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Colonial Revolutionary War bayonet


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#1 Misfit 45

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Posted 19 January 2015 - 08:14 PM

Hello,

I usually post on the edged weapons forum, but thought I might have more interested parties here.

I bought this bayonet as an American copy of the Brown Bess type bayonet circa 1775.  The resemblance is certainly there. I'd like to see if someone has any thoughts about this bayonet as to whether or not they agree about the authenticity.  Unlike the Brown Bess, the socket is only 2 3/4" long. The ID is approx. 7/8".  The blade length from shoulders to tip is 12 1/2".  Thanks for any input you have.

Marv

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#2 dunmore1774

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Posted 20 January 2015 - 03:28 PM

It looks good to me.   Other bayonet experts may have more to say.  What is the diameter? Is it big enough for a .77 cal weapon or smaller for .69?



#3 Misfit 45

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Posted 20 January 2015 - 04:44 PM

It looks good to me.   Other bayonet experts may have more to say.  What is the diameter? Is it big enough for a .77 cal weapon or smaller for .69?

 

Thanks for responding. As I said, the inside diameter is approx. 7/8 of an inch. As with many of these old bayonets, the socket is somewhat irregular.  With a caliper, the diameter varies from about .830 to .860.

Marv



#4 marysdad

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Posted 20 January 2015 - 09:11 PM

My take would be .69 caliber at the outside. Based on the socket and blade length, could be for an Officer's fusil. Those were often more in the .65 caliber range.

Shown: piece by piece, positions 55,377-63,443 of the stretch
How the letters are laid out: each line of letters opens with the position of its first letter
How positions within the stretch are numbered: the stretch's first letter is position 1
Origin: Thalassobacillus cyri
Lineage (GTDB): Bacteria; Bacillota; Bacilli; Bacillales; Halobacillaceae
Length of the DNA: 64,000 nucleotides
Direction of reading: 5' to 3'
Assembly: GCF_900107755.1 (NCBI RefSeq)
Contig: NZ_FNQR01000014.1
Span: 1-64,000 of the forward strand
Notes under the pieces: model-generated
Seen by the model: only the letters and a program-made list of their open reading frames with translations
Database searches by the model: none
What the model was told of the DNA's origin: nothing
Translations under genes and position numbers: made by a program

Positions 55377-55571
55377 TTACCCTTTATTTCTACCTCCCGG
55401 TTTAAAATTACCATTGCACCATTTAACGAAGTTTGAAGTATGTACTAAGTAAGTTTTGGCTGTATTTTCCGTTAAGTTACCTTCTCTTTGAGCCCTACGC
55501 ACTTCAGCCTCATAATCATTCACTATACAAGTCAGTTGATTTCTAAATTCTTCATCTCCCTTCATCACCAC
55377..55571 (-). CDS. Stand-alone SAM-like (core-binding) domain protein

#5 Misfit 45

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Posted 22 January 2015 - 08:48 PM

Would you be comfortable in dating this bayonet in the "colonial/revolutionary" period? Anyone?

Marv



#6 kilgarvan

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Posted 27 January 2015 - 04:24 PM

I would concur with marysdad. I'd say this is an officers fusil bayonet. It would be very difficult to say if this is American or British . Some British examples are unmarked as well. Standard length of typical bayonet would be 21 1/2. It looks to be of the period but without any markings it is difficult to say with certainty. Similar bayonets were used up through the War of 1812 and beyond.

Great reference book:
http://www.trackofth.../294/1/BOOK-TSB

Check this out as well. Don Troiani has one of the best private collections in the US. It's a searchable site:
http://www.historicalimagebank.com/

Last suggestion would be this old reference but good:
http://www.amazon.co...n/dp/1880655004

I have two originals myself and one is a Fusil bayonet like yours. Very similar in length.

Good luck.

#7 Misfit 45

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Posted 31 January 2015 - 10:28 AM

Since this bayonet has so much smaller dimensions than a regular Brown Bess bayonet, I had not considered that it might be an Officer's fusil bayonet. With that in mind I contacted Jeff Hayes who has a great Brown Bess web site.   http://jeffreyhayes.com/bayonets/master_index1.htm  After sending him more pictures, he agreed that it was an Officer's fusil bayonet and dated it to between 1755-1768, the time period in which this bayonet was made.

Thanks for leading me in the right direction.

Marv

 



#8 Joe Seabee

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Posted 02 March 2015 - 04:42 AM

Great post -- Thanks for sharing.  Found lots of info hereFYI:  http://www.jeffreyha...ckets_index.htm


Edited by Joe Seabee, 02 March 2015 - 04:42 AM.


#9 Grenadier2002

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Posted 11 July 2015 - 08:37 PM

I have always been told when you flick the blade with your finger the sound should be "thud". Modern re pros will ping or ring.

#10 Misfit 45

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Posted 30 July 2015 - 05:36 PM

I have always been told when you flick the blade with your finger the sound should be "thud". Modern re pros will ping or ring.

 

Are you talking about Revolutionary war bayonets, or does that include Civil War bayonets?  Be that as it may, I would say that when I hang the socket of my angular bayonets by one finger, and flick the blade with the fingernail of my other hand, only one bayonet actually made a thud sound. That was an 1842 conversion bayonet.  The others made variations of tink ring type sounds.

Marv



#11 albatrosdva

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Posted 07 September 2019 - 08:56 AM

The different sound is due to the hardened steel tip welded to the softer iron body, collar and socket. Sorry to jump onto a really old post, but I wasn't on here then.




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